# Log transformation to reduce the effect of outliers

Because log transformations can compress the input space, the effects of outliers can be reduced. For instance, consider the following case:

Here, we have an outlier whose value is very different from the other values. After applying log transformation, this outlier is no longer as prominent as before. This is helpful when training certain models such as linear regression whose performance is heavily affected by outliers.

# Which logarithm base to use

## Bases do not affect the pattern of the resulting distribution

Typically, we will use either base $e$ or bases 2 or 10 for log transformation. What's important is that the pattern of the resulting distribution will not change regardless of what base we pick. For instance, consider the following two log transformations:

Base $e$ | Base $10$ |
---|---|

Notice how even though the transformed values are different, the resulting distribution is exactly the same. From the rules of logarithm, we know that using a smaller base will result in larger transformed values. In this case, $e\lt10$, and so the range of the transformed values for base $e$ is larger.

To understand why the resulting distributions are the same, refer to the following graph that compares different logarithm bases:

One observation here is that all the logarithm curves follow the same general pattern, but they are certainly not identical. Higher bases tend to become flatter much faster. This begs the question of why the resulting distributions are identical - the reason is that the bin widths of the frequency histogram are adjusted accordingly:

Base $e$ | Base $10$ |
---|---|

Here, notice how the bin widths for $\ln(x)$ is greater than those of $\log_{10}(x)$. One nice property of logarithms is that when we change the base, we can still obtain the same shape for the resulting distribution by changing the bin width!

## Ease of interpretation

The interpretation of the transformed values depends on the base we choose. For instance, consider the following set of raw values:

Transforming $\boldsymbol{x}$ with logarithm base 2 gives:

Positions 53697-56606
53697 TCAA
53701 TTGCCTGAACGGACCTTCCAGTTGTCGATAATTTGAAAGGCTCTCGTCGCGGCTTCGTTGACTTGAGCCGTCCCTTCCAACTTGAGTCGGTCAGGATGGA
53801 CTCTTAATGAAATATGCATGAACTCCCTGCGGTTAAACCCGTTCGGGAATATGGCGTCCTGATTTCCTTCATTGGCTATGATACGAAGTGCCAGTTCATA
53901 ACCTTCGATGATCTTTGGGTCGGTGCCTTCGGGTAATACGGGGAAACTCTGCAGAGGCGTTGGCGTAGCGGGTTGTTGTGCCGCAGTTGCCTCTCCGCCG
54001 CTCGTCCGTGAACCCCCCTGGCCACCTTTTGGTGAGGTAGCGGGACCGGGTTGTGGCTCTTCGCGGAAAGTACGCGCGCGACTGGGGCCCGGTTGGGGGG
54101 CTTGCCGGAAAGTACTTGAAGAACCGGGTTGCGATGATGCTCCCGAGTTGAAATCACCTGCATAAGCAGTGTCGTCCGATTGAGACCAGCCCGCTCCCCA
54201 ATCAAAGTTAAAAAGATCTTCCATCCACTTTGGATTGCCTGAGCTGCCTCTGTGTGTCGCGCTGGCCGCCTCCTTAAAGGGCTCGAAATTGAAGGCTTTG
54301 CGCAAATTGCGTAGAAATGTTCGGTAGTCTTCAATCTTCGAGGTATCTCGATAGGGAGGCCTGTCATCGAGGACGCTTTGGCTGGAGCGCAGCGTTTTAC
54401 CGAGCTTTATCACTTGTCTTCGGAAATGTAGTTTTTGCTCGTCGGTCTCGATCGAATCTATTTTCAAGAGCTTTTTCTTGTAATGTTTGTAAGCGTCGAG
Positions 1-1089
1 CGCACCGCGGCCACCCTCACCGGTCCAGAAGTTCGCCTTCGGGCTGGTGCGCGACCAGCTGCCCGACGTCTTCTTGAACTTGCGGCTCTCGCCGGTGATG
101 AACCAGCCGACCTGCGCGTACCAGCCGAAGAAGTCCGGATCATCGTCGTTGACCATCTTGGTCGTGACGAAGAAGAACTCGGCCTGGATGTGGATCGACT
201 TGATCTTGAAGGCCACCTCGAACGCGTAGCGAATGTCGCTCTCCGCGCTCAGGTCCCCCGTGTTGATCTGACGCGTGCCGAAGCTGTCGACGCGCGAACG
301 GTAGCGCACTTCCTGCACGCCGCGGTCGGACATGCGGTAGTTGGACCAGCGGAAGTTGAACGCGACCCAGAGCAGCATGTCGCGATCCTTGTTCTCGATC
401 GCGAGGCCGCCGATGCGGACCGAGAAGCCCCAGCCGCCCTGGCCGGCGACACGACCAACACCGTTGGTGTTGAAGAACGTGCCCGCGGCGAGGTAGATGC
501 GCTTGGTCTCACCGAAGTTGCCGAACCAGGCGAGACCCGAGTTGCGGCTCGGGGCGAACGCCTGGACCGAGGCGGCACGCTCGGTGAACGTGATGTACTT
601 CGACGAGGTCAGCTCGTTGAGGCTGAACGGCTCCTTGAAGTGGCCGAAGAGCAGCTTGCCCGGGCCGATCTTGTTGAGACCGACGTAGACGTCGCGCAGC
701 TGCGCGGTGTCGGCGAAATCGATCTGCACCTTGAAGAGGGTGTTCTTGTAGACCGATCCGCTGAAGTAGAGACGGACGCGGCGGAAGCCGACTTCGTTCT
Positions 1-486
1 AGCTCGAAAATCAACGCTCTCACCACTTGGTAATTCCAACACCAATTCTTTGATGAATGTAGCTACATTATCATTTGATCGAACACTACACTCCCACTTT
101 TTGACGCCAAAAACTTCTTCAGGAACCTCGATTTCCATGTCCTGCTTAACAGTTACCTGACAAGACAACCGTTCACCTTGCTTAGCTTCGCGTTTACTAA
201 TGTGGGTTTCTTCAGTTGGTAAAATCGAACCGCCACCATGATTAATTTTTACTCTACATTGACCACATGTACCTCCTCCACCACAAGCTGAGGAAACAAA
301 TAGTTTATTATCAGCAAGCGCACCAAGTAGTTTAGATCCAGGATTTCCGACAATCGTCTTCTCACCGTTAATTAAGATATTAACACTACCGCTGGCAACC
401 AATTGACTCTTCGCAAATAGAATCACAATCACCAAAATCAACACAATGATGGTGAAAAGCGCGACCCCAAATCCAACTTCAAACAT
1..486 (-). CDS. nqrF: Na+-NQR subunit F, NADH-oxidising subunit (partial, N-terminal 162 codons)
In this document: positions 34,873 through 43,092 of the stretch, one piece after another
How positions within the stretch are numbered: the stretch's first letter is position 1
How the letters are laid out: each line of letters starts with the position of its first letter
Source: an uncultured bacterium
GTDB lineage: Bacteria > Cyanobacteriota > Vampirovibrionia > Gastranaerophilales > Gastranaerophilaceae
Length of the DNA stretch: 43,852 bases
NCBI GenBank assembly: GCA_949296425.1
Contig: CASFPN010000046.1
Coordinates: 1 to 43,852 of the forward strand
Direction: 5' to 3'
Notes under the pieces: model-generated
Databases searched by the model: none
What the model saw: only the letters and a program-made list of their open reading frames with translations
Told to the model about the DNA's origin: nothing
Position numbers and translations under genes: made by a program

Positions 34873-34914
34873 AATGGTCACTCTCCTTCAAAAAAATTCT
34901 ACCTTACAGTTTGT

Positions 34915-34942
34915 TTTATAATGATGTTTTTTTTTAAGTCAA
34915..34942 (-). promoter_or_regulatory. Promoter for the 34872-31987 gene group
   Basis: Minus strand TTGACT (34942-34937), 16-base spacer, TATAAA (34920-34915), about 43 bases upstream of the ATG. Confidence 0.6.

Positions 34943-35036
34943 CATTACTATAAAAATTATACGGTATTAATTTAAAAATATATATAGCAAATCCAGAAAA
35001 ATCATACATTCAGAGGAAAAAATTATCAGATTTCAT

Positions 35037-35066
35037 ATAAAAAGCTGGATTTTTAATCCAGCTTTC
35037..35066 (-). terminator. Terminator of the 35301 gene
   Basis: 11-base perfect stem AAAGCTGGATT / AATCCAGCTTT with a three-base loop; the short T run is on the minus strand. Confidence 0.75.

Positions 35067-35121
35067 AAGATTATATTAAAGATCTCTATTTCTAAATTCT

A unit increase in the output space would mean an increase by a factor of $2$ in the input space. For instance, $\log_{2}(8)=3$ is four units smaller than $\log_{2}(128)=7$, which means that the input value $8$ is $2^{4}=16$ times smaller than the input value $128$.

The ease of interpretation is precisely why bases $2$ and $10$ are quite common in practice. However, in cases when the interpretation of the transformed feature values is not important - for instance, when we care only about the predicted outcome of a model, then base $e$ is a popular choice.

# Performing log transformation in Python

We can easily perform log transformation using Python's NumPy library:

```
import numpy as npx_e = np.log([1,2,3,4,5]) # Base ex_2 = np.log2([1,2,3,4,5]) # Base 2x_10 = np.log10([1,2,3,4,5]) # Base 10print(x_e)print(x_2)print(x_10)
[0. 0.69314718 1.09861229 1.38629436 1.60943791][0. 1. 1.5849625 2. 2.32192809][0. 0.30103 0.47712125 0.60205999 0.69897 ]
```

# Final remarks

Log transformation is a useful technique with three common use cases:

reducing the skewness of right-skewed values.

reducing the effects of outliers.

making the values approximately normal.

The effectiveness of log transformations heavily depends on our dataset. As a general practice, we should avoid log transformation if we do not observe any of the above effects. Remember, every feature engineering technique has a hidden cost of increasing the complexity of our analysis!